Undeterred, the witch walked toward him. As she neared, one of the roots coiled around Ezra’s neck and ripped him backward so the top of his head nearly touched his spine. He tried to fire again, but a vine wrapped itself around the barrel of the gun and forced it to the floor.
Immanuelle struggled to stand up. The gutting blade was just a few feet away. If she could reach it, she could put the witch down and end this once and for all.
Ezra struggled to speak. “Immanuelle . . . run—”
A bone-faced wolf prowled from behind him, the same one that had taken down Abram, its mouth still slick with his blood. It stalked toward Ezra, jaws slack, ready to lunge, when Immanuelle threw out her hand.
The ground beneath the wolf gaped open, floorboards buckling loose, a landslide of debris tumbling down into a yawning sinkhole. The wolf whimpered, slipped, its claws scrabbling at the floorboards, and plummeted into the void.
Immanuelle pressed to her feet. Every breath sent a bolt of pain through her ribs, but she managed to speak anyway: “Let him go.”
At her command the vines slithered from Ezra, and he half crawled, half lunged away from the sinkhole’s edge, grabbing for his rifle. He raised it to his shoulder and fired on Lilith again, just as she turned back to Immanuelle. The bullet pierced straight through the crook of her collarbone. Lilith stopped . . . then staggered into a nearby tree. Her knees buckled.
Vera stood in the center of the aisle, the gutting knife in her hand. She staggered forward, limping on what looked like a broken leg, and threw it.
The knife careened through the air, flipping several times as it arced overhead. Immanuelle lashed out and snatched it by the hilt a split second before it hit the floor. Then, with a strangled cry, she turned on Lilith and lunged.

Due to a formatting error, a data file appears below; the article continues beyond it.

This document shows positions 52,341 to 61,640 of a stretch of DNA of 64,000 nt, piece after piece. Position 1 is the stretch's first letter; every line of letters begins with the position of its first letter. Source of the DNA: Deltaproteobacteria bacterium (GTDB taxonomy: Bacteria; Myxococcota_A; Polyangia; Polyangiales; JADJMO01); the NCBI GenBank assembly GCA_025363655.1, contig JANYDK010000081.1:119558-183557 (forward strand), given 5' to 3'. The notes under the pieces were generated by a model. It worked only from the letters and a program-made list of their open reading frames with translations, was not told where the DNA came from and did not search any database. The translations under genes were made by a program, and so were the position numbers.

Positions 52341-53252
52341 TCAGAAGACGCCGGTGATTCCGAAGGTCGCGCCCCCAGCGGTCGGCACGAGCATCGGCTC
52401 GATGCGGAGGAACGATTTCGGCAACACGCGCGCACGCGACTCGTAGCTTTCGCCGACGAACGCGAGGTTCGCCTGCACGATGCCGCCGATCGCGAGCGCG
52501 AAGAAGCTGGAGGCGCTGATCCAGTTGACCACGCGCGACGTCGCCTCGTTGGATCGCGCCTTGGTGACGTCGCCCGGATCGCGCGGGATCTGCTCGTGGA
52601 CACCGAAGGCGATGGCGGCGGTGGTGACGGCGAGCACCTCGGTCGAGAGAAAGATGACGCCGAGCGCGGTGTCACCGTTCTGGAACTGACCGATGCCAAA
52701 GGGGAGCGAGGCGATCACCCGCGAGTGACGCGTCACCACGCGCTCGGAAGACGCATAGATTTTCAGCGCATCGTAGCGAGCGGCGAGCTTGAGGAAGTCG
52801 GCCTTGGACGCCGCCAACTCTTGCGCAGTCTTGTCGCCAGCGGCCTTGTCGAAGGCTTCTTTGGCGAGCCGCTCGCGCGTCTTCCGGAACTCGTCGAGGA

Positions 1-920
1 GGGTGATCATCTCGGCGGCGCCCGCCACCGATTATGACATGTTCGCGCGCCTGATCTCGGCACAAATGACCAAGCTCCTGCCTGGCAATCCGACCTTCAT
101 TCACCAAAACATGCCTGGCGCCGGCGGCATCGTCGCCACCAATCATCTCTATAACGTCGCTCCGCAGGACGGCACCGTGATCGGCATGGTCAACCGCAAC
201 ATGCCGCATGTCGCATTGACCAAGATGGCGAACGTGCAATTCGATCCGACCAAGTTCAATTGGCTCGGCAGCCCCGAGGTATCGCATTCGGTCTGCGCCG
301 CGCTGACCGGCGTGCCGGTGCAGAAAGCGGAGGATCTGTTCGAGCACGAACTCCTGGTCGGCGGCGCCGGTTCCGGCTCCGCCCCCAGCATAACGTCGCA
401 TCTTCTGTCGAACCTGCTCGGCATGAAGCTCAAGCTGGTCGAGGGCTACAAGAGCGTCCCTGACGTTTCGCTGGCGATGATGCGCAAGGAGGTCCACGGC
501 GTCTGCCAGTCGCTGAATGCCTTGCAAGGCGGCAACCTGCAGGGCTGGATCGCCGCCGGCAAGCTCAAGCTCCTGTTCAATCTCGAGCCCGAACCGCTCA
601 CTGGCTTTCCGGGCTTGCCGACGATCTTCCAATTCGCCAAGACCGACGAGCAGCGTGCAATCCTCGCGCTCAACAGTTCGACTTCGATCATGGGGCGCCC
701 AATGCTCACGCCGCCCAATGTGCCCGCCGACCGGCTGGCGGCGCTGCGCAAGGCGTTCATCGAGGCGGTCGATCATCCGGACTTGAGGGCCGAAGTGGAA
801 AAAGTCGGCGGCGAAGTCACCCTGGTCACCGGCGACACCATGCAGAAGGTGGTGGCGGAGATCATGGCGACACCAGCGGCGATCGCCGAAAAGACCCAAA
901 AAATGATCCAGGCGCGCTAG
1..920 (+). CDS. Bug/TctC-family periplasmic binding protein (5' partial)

The blade lodged, hilt-deep, into the center of the witch’s skull. A great crack cleaved the bone, and then, with the softest whimper, the witch queen collapsed.
Spent, Immanuelle crumpled to the floor beside her, gasping
and bleeding, so weak she felt she would never rise again. With the last of her strength, she pressed a hand to the witch’s head, smearing the bone with her blood.
Lilith peered at her, chest heaving. Tendrils of shadow eddied from the cracks in her skull, hanging on the air like smoke. One of her antlers snapped and hit the floor. At last, with a shudder that racked the cathedral to the stones of its foundation, the witch went lifeless.
And on that day, when the dark has passed and the sun has risen again, the sins of the deceivers will be brought to light and the truth will emerge from the shadows.
THERE WAS SUNLIGHT
on Immanuelle’s cheeks when she woke. She opened her eyes and sat up, dizzy and squinting, struggling to process the scene before her.
The cathedral was in ruins. Half the roof had caved in, and fallen beams and debris littered the floors. Trees grew from great gashes in the foundation, their branches stirring when the wind blew. Survivors wandered the wreckage of toppled pews and broken windows, searching for the wounded and trapped. Strewn through the rubble were the corpses of beasts, guardsmen, and the faithful. Among them was Lilith’s body, lying limp in the shadow of the altar.
“Easy.” Ezra was by Immanuelle’s side, bracing a hand against the small of her back as she attempted to stand. “You’re all right. You’re safe now.”
She shut her eyes against the sight of the carnage, feeling faint and sick. The memories of the battle flooded back to her: the legions pouring in through the shattered windows, beasts and demons prowling the aisles of the church, children screaming, women fleeing, Abram pinned to the floor . . .